posterior abdominal wall

Quadratus Lumborum

Quadratus Lumborum The structure indicated is the quadratus lumborum muscle. The quadratus lumborum muscle is one of the muscles which makes up the posterior abdominal wall. There are four muscles which contribute to the posterior abdominal wall: Psoas major Psoas minor Quadratus lumborum Iliacus Origin: Transverse process of L5, iliolumbar ligament, iliac crest. Insertion: Transverse processes of L1-L4, inferior border of 12th rib Action: Depresses and stabilises 12th rib. Weak lateral flexion of trunk Innervation: Anterior rami of T12-L4 Learn more about the muscles of the posterior abdominal wall in this tutorial

quadratus lumborum

Renal Artery

Renal Artery The structure indicated is the right renal artery. The renal arteries are lateral branches of the abdominal aorta which arise at the level of the intervertebral disc between L1 and L2, just below the origin of the superior mesenteric arteries. There is one renal artery that supplies each kidney. The right renal artery tends to originate slightly lower than the left renal artery, and it passes behind the inferior vena cava to supply the right kidney. The renal arteries then divide into a few anterior and posterior branches at the hilum. The renal arteries can become narrowed, or …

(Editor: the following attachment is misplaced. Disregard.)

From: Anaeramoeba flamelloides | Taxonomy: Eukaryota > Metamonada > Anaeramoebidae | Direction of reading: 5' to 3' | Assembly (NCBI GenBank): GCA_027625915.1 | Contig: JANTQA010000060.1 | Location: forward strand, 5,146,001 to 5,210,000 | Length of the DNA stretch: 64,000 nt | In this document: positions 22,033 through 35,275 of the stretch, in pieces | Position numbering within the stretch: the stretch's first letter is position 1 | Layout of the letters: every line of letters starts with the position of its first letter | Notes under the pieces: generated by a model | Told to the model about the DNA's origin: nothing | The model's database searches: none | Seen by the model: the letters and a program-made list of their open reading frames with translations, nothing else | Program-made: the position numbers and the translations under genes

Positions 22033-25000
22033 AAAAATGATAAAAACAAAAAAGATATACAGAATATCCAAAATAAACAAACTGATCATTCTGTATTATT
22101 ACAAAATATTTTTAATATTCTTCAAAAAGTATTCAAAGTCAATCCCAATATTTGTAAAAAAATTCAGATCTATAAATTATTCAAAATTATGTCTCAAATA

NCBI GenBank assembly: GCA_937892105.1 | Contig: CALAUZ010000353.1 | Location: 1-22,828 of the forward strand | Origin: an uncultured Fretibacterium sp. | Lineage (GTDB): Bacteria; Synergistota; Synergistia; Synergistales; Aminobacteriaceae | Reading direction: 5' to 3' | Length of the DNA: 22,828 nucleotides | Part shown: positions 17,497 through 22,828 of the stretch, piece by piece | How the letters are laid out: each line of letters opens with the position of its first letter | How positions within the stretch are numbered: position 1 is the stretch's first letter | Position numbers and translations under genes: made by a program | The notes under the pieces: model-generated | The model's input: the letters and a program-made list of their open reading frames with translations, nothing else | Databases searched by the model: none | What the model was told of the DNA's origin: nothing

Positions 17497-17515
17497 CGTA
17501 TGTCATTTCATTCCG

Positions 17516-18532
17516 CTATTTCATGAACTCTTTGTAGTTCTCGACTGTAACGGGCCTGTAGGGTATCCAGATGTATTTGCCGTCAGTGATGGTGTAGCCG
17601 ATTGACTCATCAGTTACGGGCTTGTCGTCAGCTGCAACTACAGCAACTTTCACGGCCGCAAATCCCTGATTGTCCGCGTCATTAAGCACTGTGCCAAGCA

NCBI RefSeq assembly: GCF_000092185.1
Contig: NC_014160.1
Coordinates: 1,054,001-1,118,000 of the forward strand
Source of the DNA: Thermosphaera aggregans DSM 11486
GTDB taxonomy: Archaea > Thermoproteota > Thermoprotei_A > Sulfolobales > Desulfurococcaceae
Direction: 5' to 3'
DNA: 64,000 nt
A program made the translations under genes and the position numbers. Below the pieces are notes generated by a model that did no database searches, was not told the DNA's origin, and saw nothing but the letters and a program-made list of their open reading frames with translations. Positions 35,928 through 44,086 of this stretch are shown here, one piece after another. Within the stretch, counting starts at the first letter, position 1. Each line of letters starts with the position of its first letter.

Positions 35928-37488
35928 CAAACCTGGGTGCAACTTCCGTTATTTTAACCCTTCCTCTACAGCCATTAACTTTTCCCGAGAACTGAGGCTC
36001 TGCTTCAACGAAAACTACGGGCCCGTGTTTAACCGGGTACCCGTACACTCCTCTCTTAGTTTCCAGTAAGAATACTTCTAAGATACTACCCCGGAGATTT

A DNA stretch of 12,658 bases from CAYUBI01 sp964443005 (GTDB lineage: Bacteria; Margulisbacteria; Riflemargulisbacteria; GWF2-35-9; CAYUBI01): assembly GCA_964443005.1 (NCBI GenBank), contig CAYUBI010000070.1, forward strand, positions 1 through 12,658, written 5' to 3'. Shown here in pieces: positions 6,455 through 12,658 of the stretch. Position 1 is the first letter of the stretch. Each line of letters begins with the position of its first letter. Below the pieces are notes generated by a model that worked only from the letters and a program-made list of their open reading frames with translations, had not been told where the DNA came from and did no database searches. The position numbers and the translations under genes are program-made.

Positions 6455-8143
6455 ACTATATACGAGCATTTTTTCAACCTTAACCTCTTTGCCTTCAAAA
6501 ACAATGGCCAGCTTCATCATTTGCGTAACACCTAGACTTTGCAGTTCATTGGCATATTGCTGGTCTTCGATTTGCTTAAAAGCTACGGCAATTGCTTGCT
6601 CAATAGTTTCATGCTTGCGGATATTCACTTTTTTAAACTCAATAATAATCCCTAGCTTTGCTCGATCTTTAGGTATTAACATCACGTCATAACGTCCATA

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Right renal artery

Psoas Major

Psoas Major The structure indicated is the psoas major muscle The psoas major muscle is one of the muscles which makes up the posterior abdominal wall. There are four muscles which contribute to the posterior abdominal wall: Psoas major Psoas minor Quadratus lumborum Iliacus The iliacus muscle combines with the psoas major muscle to enter the anterior compartment of the thigh and insert via a common tendon on the lesser trochanter of the femur. The iliacus and the psoas major muscles are thus collectively referred to as the iliopsoas muscle – they act synergistically to flex the thigh at the …

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psoas major